Metropolis Magazine - January 2010 - Page 32
Dries Verbruggen has long been fascinated with an object that doesn’t actually exist: the Utah teapot. Designed in 1975 by Martin Newell, a computer scientist at the University of Utah, the digital vessel was the first complex 3-D computer model. It has since become a standard computer-graphic reference, and animators often use it as an inside joke. (It popped up in Pixar’s Toy Story and an episode of The Simpsons, and it even made its way into an animated video by the Norwegian synthpoppers Röyksopp.) “It’s kind of like the rock star of the 3-D world,” says the Antwerp-based designer.
But only now is the teapot available for your own table. Verbruggen and his design partner, Claire Warnier, have turned the computer model into a limited-edition ceramic version called the Utanalog (a combination of Utah and analog), which debuted last November in New York at Material ConneXion’s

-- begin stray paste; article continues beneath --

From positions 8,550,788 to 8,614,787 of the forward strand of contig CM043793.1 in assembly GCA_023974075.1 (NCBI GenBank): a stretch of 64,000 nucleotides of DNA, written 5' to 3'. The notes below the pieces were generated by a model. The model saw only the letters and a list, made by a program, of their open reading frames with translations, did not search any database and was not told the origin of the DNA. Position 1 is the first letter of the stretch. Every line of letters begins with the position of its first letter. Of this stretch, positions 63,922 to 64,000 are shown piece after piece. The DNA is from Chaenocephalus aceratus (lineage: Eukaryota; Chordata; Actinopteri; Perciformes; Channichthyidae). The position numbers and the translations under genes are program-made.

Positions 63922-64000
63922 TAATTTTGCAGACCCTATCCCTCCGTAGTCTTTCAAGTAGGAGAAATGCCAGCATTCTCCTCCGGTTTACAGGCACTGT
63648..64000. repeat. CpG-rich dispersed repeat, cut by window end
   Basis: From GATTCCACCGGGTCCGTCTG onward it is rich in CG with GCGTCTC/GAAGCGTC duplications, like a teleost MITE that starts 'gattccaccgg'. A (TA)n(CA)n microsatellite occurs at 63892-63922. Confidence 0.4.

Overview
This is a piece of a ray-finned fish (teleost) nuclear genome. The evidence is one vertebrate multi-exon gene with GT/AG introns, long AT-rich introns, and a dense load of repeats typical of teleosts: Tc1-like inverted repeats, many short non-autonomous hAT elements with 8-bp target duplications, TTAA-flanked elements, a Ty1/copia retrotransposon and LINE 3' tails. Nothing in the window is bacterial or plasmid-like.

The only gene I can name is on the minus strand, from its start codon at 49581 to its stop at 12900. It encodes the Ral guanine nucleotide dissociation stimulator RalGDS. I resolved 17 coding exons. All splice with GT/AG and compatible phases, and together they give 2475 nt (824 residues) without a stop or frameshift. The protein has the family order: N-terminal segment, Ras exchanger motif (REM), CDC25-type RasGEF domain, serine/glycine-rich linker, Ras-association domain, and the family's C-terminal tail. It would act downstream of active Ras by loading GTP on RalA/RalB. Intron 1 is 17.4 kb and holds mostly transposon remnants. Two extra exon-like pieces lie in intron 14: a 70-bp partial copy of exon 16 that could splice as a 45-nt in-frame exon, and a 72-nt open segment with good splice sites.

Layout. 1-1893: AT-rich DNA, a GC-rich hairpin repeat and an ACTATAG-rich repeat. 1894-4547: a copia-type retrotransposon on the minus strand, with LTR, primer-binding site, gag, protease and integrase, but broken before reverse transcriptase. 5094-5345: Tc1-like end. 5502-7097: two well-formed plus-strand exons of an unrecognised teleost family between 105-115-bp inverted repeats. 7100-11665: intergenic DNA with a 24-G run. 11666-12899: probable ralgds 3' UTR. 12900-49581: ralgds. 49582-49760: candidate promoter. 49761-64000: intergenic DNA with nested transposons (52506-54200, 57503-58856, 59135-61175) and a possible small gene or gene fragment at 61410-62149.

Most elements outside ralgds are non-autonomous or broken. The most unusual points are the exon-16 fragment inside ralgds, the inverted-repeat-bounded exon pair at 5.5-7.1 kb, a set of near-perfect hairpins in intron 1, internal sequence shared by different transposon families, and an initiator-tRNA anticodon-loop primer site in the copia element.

Bits ’n Pieces exhibition. “We had to adjust some things because the original had no bottom, and we had to add a rim to the lid— small details like that so that it would actually function as a teapot,” Verbruggen says. “Otherwise, the form is an exact copy.”
Paul Makovsky /